Structural basis for gating charge movement in the voltage sensor of a sodium channel.
|Title||Structural basis for gating charge movement in the voltage sensor of a sodium channel.|
|Publication Type||Journal Article|
|Year of Publication||2011|
|Authors||Yarov-Yarovoy V, Decaen PG, Westenbroek RE, Pan C-Y, Scheuer T, Baker D, Catterall WA|
|Journal||Proceedings of the National Academy of Sciences of the United States of America|
|Date Published||2011 Dec 12|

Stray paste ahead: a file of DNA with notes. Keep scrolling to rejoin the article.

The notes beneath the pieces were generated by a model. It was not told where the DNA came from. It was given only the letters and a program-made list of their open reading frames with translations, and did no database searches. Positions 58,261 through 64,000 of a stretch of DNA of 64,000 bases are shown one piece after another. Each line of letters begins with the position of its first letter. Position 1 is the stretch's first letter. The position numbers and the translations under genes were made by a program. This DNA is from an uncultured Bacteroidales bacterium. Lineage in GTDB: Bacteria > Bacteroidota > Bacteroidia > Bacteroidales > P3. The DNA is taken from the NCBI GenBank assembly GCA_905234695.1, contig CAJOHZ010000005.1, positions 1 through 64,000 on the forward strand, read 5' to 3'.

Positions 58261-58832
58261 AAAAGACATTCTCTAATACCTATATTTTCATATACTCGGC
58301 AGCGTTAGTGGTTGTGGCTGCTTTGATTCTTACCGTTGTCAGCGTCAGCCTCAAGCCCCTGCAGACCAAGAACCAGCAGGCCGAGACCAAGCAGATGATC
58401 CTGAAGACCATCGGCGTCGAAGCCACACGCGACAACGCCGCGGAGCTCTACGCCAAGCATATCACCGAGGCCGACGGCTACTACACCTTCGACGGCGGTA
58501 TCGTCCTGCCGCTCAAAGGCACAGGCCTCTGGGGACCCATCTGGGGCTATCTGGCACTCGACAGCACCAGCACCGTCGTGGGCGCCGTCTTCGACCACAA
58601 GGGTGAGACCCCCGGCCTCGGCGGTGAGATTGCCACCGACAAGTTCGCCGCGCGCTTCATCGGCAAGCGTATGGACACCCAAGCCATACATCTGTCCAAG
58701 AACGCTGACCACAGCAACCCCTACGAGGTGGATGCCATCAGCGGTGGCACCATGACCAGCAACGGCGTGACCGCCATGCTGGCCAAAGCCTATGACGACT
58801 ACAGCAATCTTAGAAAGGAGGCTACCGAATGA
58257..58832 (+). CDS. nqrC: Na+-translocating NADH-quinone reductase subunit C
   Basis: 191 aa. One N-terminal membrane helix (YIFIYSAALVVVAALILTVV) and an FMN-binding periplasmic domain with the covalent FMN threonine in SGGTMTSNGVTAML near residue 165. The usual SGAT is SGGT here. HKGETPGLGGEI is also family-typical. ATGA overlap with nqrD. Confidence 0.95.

Voltage-dependent gating of ion channels is essential for electrical signaling in excitable cells, but the structural basis for voltage sensor function is unknown. We constructed high-resolution structural models of resting, intermediate, and activated states of the voltage-sensing domain of the bacterial sodium channel NaChBac using the Rosetta modeling method, crystal structures of related channels, and experimental data showing state-dependent interactions between the gating charge-carrying arginines in the S4 segment and negatively charged residues in neighboring transmembrane segments. The resulting structural models illustrate a network of ionic and hydrogen-bonding interactions that are made sequentially by the gating charges as they move out under the influence of the electric field. The S4 segment slides 6-8 Å outward through a narrow groove formed by the S1, S2, and S3 segments, rotates ∼30°, and tilts sideways at a pivot point formed by a highly conserved hydrophobic region near the middle of the voltage sensor. The S4 segment has a 3(10)-helical conformation in the narrow inner gating pore, which allows linear movement of the gating charges across the inner one-half of the membrane. Conformational changes of the intracellular one-half of S4 during activation are rigidly coupled to lateral movement of the S4-S5 linker, which could induce movement of the S5 and S6 segments and open the intracellular gate of the pore. We confirmed the validity of these structural models by comparing with a high-resolution structure of a NaChBac homolog and showing predicted molecular interactions of hydrophobic residues in the S4 segment in disulfide-locking studies.